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News Articles

22
Pheasant hunting falls on hard times in Michigan

Urban sprawl wipes out birds' habitat

By Gene Schabath / The Detroit News

The mini-army of pheasant hunters who will take to the fields this week for the season’s opening will find less land to hunt on and a skimpy crop of ringnecks to bring home for dinner.

State game officials are predicting a phalanx of 120,000 hunters will converge on southern Michigan, a far cry from the half-million who used to plow through fields and farms decades ago when hunters from around the country came to the Wolverine state in quest of the elusive pheasant.

Some 100,000 to 110,000 pheasants will be killed statewide — mostly south of Bay City — during this year’s season, which runs through Nov. 14.

That, too, pales in comparison to the heyday of Michigan pheasant hunting, back in the 1950s and ’60s, when more than 1 million ringnecks were killed in some years.

Washtenaw County sex offenders who have been ordered to appear on Halloween and fail to show up will be charged with a probation violation, according to the judges’ order.

“The loss of habitat has been considerable,” said Al Stewart, upland bird specialist for the Michigan Department of Natural Resources.

“When you look back at the old times when more than 1 million pheasants were killed in Macomb, Wayne, Oakland, Monroe and Lapeer counties, it doesn’t take much to see there are few farms left in these areas.”

“It’s not what is used to be,” said Jeff Owens, 35, of Marine City, who works at the state’s Great Lakes Research Station at the mouth of the Clinton River in Harrison Township. Owens has been hunting pheasants since he was 12.

“There will be some decent hunting in pockets,” said Owens, who hunts with his brother Todd, 38, of Lapeer and their Labrador retriever hunting dog, Sage.

“It started to go down a few years ago,” Owens said. “I think it was because of pesticides and the pheasant population never recovered” after pesticides were banned.

Owens also realizes that urban sprawl, and the destruction of pheasant habit, has played a major role in the bird’s decline.

A dramatic example of the loss of pheasant habitat is Macomb County’s Chesterfield Township. Chesterfield was a good spot for hunting decades ago, but subdivisions, party stores and restaurants have replaced pheasant habitat, said Lt. David Marker, the township’s acting police chief.

When Marker came to Chesterfield in 1977, he had to drive miles to buy milk, and there was only one restaurant in the community, a truck stop at 23 Mile and Gratiot. “Now we have everything,” Marker said about the proliferation of restaurants, businesses and subdivisions —- all being built where hunters used to stalk pheasants.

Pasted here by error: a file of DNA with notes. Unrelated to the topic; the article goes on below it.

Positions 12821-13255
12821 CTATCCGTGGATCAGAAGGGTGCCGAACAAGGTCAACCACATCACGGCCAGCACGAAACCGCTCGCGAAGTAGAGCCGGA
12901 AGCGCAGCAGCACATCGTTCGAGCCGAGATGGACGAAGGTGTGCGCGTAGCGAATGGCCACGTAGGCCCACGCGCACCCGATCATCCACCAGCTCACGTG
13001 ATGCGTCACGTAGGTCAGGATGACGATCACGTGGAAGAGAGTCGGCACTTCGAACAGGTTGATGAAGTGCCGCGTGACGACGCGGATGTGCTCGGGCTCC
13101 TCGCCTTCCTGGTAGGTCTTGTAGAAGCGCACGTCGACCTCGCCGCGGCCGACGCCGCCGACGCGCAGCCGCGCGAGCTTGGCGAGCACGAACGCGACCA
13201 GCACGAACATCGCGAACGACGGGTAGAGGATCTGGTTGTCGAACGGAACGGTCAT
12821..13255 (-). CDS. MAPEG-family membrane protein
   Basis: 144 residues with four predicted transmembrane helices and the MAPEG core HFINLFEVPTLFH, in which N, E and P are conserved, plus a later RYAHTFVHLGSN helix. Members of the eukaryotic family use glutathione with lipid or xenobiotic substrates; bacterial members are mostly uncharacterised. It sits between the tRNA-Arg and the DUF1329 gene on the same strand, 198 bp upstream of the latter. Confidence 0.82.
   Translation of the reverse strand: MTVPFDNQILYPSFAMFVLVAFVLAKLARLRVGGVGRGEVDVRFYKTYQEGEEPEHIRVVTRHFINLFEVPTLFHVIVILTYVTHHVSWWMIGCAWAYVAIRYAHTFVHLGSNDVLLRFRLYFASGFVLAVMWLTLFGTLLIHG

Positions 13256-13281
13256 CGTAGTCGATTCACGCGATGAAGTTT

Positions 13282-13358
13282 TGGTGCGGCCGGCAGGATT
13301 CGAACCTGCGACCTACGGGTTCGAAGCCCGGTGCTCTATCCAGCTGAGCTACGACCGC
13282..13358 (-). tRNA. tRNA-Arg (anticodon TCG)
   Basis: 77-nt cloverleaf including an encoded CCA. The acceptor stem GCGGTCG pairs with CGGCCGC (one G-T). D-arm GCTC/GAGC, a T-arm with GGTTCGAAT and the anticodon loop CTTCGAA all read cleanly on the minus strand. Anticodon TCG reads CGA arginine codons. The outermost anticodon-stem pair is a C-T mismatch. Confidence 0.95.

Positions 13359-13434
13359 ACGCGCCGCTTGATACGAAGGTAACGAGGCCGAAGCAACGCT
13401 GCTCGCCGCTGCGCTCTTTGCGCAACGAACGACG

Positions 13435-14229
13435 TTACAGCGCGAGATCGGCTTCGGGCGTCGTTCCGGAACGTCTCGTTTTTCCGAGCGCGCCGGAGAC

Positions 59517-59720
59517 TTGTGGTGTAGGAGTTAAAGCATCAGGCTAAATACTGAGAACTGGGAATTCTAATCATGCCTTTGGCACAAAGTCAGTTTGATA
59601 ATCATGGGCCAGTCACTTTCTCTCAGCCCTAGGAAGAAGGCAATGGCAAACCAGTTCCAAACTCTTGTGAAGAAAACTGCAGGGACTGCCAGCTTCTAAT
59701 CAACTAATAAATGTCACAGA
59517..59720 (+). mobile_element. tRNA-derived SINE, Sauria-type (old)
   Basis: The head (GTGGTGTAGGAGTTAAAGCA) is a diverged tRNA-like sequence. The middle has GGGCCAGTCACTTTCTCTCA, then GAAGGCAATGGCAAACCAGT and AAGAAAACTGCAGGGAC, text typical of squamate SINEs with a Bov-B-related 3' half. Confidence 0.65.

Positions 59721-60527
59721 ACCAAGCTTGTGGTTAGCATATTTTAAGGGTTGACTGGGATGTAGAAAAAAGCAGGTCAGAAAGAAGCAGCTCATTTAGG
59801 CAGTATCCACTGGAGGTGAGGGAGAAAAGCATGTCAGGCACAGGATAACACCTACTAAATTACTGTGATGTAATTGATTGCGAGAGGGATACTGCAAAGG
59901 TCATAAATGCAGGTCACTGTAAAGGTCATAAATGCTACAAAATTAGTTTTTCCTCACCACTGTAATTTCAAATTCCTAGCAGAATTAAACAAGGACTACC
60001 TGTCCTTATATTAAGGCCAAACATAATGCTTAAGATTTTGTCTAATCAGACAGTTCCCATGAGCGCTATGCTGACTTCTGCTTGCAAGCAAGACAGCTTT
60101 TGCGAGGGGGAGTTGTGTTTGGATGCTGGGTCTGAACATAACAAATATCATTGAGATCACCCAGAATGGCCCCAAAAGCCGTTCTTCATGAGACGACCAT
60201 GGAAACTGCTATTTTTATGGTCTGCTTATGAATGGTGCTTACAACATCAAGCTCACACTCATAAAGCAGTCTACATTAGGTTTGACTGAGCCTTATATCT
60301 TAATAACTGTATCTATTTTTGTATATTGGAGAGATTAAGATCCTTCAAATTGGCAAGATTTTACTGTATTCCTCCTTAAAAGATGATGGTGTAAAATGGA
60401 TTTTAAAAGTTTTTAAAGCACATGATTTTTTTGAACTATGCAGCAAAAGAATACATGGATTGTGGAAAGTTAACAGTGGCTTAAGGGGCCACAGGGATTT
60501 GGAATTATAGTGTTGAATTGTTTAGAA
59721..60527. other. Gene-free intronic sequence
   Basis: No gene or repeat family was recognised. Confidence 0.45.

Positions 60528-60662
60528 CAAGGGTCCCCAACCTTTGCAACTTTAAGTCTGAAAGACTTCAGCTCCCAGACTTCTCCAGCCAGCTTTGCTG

Another sign of the loss of prime hunting land are signs that say “No Hunting.”

Chesterfield used to be wide open to hunting, but hunting is now banned in more than half of the township. And neighboring Macomb Township, another hot spot for pheasants years ago, also is considering banning hunting with guns in its boundary lines.

Stewart, the upland bird specialist, said another statistic that underscores the pheasant decline is the emergence of new forestland in southeast Michigan.

Between 1980 and 1993, forest land increased by 40,000 acres, primarily on land that was once used for farms or was simply grassland. Grassy land is vital for pheasants.

“Trees are not good habitat for pheasants,” Stewart said. Not all of the farmland loss can be blamed on urban sprawl. Some of it is farmland that has gone fallow, resulting in the growth of forests.

“When there were farming activities, people used to graze cattle. Now people have ranchettes, little 10 acres of property, and the grassy land has turned to trees and brush,” Stewart said.

The Southeast Michigan Council of Governments also has data that dovetails with the decline of pheasants. Between 1990 and 2000, 145,000 acres of farmland, 27,000 acres of grassland and another 164,000 vacant acres were lost to development, said Jim Rogers, a data manager at SEMCOG.

“And if you look at (how land use has changed), you will see an increase in recreational land, like golf courses, and that’s not a good indicator of hunting land,” Rogers said.

Stewart said a survey conducted by U.S. postal carriers shows that the number of young pheasants seen this year in southern Michigan is equal to the number seen in 2003. Bird experts had predicted that the pheasant population would be down because a cold, wet spring resulted in the death of a lot of pheasant chicks. But the postal carrier survey proved that theory to be wrong, Stewart said.

The best hunting area will be a triangular region from Flint to Grand Rapids to Kalamazoo and back to Flint, Stewart said.

“This is where we find the core of our pheasant habitat,” Stewart said.

There is hope for pheasant hunters. The Michigan Department of Agriculture and the U.S. Agriculture Department have teamed to restore 8,200 acres of old farmland to productive pheasant habitat since 2000, said Steve Shine, program manager for the state agricultural department.

Most of the acreage is near Saginaw Bay, the River Raisin and near Holland. None is in Metro Detroit.


You can reach Gene Schabath at (586) 468-3614 or gschabath@detnews.com.

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